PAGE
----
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Mid-year Update: Taper Talk Trumps

Chief Economist Frank E. NothaftAt the midpoint of the year, a central topic has become the timing and speed of the Fed's scaling back of its long-term Treasury bond and MBS purchases: that is, the 'Taper Talk.' This speculation has prompted the recent roller coaster in interest rates and a ride where the exit will be at a higher rate level than the entrance. While higher interest rates on mortgages will slow the housing recovery, they are unlikely to stop it in its tracks. Here's our take on the first half of the year, and our expectation for the second half.

Labor Market Improves. From January through June of this year, the economy added 1.2 million net jobs to nonfarm payrolls, the best first half of the year since 2005. The pick-up in housing starts contributed more than 100,000 construction jobs during this six-month period. Better job growth also means that more families have the financial resources to form separate households, thus bolstering housing demand. We expect job growth to maintain this pace in the second half, making 2013 the best calendar year for job growth since 2005.

House Prices Increase. Single-family house prices have been posting near double-digit percentage point annual gains in recent months. Seasonally adjusted, values were likely up about 5 percent in national indexes in just the first half of 2013. The blistering pace in house price appreciation is unlikely to continue, but rather moderate and grow at a seasonally adjusted rate closer to 3 to 4 percent in the second half, for a total gain of 8 to 9 percent for the calendar year. Over the next couple of years, house price growth should gradually ease until settling in at around 3 percent a year. Three percent annual house-price growth with a 2 to 2.5 percent inflation rate corresponds to a real house price pick-up of 0.5 to 1 percent per year, about in line with historic averages.

Home Sales Strengthen. Through May, home sales were on their best first-half pace since 2007. Existing home sales were up over 10 percent compared with the first five months of 2012, and new home sales were up 29 percent. The latter gain is the reason single-family starts are up 24 percent since last year, averaging 631,000 homes through May (SAAR) and boosting construction employment. In the second half of the year, we anticipate more modest growth with sales (new and existing) up an additional 2 percent and starts up 12 percent relative to the first half.

Apartment Market Healthy. Apartment building values recovered earlier and faster than house prices, but are likely to experience little, if any, further appreciation this year. Rent growth is expected to outpace inflation in 2013 as apartment vacancies in professionally managed buildings remain low; while higher rents will grow net operating income, higher expected cap rates will keep building valuations largely unchanged in national metrics. In the first quarter of 2013, about 65 percent of newly completed apartments were rented within three months, up substantially from 2009 when absorption rates were about 50 percent. Good fundamentals have driven the renaissance in apartment construction: Through the first five months of 2013 multifamily housing starts were near a 300,000 annual pace, about the same as the average pace during 1997-2006.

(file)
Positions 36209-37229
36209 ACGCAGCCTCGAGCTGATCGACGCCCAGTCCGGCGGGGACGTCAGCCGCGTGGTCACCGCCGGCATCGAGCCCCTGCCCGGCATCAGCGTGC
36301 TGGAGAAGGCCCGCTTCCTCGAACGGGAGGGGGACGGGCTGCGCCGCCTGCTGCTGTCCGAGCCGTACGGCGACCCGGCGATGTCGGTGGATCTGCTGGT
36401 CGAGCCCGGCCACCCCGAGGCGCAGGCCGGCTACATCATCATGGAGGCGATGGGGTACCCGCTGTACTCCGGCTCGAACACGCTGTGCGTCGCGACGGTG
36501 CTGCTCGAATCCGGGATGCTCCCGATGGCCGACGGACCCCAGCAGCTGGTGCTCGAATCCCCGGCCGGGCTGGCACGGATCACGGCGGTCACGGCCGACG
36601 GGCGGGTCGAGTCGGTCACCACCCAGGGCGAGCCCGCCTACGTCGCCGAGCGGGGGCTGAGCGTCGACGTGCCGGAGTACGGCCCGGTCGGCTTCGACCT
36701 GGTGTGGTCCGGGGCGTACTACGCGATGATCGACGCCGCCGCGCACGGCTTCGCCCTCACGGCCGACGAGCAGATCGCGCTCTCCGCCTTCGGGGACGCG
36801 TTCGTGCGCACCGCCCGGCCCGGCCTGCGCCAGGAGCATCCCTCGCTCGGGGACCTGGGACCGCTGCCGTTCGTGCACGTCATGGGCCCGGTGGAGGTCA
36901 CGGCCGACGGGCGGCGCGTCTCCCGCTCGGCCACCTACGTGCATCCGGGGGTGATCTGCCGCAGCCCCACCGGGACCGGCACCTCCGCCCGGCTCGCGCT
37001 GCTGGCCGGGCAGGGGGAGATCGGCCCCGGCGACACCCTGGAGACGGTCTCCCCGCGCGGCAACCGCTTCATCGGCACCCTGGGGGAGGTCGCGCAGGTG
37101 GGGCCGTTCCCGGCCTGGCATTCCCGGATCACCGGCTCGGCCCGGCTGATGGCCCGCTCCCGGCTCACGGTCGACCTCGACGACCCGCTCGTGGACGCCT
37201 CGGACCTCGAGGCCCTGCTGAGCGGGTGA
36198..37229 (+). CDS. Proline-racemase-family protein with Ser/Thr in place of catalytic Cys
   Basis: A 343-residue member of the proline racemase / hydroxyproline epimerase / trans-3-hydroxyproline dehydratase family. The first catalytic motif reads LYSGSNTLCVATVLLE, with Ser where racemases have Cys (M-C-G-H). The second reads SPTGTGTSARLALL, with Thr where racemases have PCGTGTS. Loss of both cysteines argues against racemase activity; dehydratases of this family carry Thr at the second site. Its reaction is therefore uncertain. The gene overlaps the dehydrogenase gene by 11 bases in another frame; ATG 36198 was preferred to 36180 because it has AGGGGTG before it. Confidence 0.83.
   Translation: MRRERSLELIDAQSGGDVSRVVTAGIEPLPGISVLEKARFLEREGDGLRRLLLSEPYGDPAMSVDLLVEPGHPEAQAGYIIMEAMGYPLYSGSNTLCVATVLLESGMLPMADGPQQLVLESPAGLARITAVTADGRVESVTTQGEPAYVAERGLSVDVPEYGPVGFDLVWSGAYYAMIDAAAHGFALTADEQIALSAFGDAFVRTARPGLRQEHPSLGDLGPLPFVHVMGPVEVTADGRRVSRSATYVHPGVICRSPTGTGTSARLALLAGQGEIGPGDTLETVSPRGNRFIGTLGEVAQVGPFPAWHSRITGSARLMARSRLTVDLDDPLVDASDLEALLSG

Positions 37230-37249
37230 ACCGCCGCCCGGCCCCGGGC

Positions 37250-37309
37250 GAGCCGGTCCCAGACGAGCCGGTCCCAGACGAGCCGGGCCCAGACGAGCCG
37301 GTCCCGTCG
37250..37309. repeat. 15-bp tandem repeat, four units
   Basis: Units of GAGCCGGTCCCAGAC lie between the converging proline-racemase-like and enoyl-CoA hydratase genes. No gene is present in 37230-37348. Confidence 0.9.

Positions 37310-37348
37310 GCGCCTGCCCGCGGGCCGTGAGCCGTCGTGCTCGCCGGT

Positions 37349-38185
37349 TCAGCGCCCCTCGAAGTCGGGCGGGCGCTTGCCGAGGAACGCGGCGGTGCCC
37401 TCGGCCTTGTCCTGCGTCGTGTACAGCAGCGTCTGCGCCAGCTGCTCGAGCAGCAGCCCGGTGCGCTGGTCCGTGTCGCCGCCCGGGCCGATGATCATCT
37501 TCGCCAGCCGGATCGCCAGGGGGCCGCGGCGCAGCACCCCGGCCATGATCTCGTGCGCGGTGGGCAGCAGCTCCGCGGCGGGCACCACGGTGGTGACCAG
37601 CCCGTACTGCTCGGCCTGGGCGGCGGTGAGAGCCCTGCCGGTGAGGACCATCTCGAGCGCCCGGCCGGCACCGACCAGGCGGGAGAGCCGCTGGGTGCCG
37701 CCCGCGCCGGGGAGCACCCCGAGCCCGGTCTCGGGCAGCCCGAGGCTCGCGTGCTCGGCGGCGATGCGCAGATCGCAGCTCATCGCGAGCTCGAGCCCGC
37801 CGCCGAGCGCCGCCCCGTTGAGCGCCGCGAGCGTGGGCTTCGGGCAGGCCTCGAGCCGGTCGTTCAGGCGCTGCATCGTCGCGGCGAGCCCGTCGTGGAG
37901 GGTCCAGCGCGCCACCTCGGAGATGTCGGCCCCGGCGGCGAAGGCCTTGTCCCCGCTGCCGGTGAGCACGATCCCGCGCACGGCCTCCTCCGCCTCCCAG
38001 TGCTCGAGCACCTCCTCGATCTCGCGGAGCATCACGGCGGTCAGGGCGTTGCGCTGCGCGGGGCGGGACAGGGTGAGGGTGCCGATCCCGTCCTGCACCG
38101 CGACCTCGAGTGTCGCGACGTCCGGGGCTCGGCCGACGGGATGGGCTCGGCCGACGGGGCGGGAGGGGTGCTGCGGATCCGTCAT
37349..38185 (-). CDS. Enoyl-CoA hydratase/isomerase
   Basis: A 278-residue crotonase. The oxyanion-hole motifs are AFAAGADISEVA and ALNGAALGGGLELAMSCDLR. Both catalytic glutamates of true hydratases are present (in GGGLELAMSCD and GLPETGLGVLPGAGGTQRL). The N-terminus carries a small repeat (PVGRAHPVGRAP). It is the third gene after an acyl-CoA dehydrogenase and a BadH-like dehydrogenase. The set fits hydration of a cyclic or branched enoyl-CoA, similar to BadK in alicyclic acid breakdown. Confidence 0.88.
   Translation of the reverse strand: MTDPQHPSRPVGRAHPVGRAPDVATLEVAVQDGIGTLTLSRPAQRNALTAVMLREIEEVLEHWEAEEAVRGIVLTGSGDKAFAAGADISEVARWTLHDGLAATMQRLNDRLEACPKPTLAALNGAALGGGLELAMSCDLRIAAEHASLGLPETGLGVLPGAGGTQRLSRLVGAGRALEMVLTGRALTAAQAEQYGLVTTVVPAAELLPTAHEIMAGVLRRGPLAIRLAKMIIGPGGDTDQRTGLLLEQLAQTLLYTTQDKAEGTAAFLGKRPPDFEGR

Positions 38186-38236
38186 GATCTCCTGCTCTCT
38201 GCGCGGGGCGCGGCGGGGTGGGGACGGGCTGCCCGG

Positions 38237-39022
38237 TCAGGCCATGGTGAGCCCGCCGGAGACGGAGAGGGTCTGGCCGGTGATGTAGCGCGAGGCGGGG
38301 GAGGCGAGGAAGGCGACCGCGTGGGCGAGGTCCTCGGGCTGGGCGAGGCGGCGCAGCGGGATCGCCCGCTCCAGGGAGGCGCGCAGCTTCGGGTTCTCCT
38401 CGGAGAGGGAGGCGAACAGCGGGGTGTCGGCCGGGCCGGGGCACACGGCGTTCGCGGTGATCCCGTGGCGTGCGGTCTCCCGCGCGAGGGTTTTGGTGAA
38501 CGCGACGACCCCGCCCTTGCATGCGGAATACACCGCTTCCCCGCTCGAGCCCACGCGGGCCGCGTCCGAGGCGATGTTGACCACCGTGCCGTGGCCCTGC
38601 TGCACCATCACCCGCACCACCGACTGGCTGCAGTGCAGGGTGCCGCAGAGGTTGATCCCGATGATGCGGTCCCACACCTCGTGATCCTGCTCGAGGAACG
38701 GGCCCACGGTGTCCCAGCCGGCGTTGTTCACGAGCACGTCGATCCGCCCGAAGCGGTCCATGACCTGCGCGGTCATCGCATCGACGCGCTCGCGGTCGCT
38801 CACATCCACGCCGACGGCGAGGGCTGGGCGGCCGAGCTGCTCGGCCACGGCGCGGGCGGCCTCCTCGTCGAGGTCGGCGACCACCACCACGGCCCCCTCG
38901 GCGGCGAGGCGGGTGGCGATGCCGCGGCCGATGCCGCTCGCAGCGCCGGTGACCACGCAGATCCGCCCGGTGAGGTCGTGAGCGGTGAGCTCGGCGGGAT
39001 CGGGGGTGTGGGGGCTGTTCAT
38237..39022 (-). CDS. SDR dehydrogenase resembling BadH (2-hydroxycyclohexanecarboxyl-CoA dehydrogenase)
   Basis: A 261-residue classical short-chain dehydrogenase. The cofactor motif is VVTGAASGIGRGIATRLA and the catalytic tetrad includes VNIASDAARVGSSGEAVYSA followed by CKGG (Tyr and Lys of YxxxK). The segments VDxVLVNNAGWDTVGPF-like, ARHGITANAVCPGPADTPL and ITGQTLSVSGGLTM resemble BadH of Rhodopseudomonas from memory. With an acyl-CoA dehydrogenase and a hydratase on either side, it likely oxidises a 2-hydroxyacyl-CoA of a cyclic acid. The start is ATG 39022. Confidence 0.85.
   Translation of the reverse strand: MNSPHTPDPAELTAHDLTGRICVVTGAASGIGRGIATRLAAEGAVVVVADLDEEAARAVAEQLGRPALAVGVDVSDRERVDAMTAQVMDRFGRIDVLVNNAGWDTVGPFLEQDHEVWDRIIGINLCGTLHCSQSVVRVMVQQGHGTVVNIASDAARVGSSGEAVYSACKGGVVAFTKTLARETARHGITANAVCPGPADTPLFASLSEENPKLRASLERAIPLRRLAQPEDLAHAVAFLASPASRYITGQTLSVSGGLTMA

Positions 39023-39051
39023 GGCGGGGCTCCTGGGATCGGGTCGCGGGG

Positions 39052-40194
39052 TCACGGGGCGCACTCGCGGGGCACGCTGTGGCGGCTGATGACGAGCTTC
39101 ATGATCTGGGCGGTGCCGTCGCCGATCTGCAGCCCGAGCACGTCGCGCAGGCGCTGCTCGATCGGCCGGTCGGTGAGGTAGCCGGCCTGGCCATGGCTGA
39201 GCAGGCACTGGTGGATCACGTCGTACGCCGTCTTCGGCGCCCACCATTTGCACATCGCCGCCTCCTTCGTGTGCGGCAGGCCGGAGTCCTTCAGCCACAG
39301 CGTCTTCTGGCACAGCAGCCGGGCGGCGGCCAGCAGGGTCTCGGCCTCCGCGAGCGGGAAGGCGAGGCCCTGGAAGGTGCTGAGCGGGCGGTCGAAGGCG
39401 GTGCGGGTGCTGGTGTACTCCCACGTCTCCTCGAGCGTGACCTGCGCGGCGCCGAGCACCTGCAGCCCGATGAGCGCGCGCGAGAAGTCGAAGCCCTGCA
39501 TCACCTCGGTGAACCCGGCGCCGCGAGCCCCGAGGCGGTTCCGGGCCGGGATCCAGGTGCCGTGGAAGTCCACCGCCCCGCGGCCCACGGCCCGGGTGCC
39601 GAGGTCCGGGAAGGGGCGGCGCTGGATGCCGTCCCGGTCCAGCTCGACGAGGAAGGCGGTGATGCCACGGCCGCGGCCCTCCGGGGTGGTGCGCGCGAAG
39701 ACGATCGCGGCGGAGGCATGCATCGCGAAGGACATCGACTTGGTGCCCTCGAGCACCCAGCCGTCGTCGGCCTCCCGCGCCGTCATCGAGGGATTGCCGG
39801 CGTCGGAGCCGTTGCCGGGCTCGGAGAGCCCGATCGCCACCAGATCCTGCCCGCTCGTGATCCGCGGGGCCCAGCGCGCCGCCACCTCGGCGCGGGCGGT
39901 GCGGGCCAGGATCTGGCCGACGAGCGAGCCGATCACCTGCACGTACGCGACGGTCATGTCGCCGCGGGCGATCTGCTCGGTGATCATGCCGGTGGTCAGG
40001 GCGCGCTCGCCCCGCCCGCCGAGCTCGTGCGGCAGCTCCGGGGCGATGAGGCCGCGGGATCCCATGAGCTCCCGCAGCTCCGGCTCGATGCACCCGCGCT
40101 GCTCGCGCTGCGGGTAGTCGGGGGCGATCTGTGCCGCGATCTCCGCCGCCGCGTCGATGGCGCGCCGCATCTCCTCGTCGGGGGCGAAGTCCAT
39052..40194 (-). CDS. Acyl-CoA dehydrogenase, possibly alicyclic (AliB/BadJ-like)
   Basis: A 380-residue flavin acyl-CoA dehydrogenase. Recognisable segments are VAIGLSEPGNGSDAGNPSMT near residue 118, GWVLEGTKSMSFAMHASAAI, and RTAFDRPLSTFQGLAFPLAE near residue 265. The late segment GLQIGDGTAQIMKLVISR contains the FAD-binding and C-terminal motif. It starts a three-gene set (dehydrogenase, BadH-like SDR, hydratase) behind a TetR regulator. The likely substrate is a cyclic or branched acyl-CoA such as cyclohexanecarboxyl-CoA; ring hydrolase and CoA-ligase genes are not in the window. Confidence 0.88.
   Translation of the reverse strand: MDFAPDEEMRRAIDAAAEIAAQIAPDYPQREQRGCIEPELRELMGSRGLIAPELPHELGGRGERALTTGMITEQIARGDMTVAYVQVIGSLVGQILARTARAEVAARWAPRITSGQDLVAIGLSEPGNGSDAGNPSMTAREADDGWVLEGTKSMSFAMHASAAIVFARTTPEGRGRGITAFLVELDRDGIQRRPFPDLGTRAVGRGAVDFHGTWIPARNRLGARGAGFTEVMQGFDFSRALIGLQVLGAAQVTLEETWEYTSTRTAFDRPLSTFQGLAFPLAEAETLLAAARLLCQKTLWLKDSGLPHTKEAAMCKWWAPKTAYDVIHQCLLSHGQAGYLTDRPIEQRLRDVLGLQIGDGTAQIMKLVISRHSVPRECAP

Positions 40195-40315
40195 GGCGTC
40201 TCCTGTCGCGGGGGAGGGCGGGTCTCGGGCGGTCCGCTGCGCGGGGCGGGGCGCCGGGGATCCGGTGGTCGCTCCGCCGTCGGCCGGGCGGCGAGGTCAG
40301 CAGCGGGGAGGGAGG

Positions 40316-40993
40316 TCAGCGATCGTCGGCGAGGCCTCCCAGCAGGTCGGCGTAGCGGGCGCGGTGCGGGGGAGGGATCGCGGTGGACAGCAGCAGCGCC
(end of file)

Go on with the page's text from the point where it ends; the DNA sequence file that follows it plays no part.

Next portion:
Mortgage Rates Rise. Much attention over the past few weeks has focused on the recent run up in interest rates. Our Primary Mortgage Market Survey® shows the rate on 30-year fixed mortgages was up a full percentage point between the start of this year and the middle of May, and it’s likely to rise further in the coming year. The increases in rates have come about largely due to speculation around the timing and speed at which the Federal Reserve may taper its bond and MBS purchases – that is, the pulling away of the proverbial punch bowl. The taper talk leads to increased rates for two reasons, first because market participants anticipate that Fed tapering will increase interest rates in the near future, and second, they see the Fed taper talk as being indicative of a strengthening economy. The real question is not what effect rising mortgage rates will have on the housing recovery – there’s sure to be an impact – but will it be enough to stall the recovery? We don’t think so. Demand is strong, supply is limited, and for most families in most markets, housing affordability is still strong. But we do expect a substantial change in single-family originations as we transition from a refinance-dominated market to a much smaller purchase-money market by year-end.

So for those who like the punch bowl analogy around tapering, there’s plenty of time to drink, but do us all a favor and drink responsibly, so the housing market can avoid the roller coaster ride with mortgage rates.


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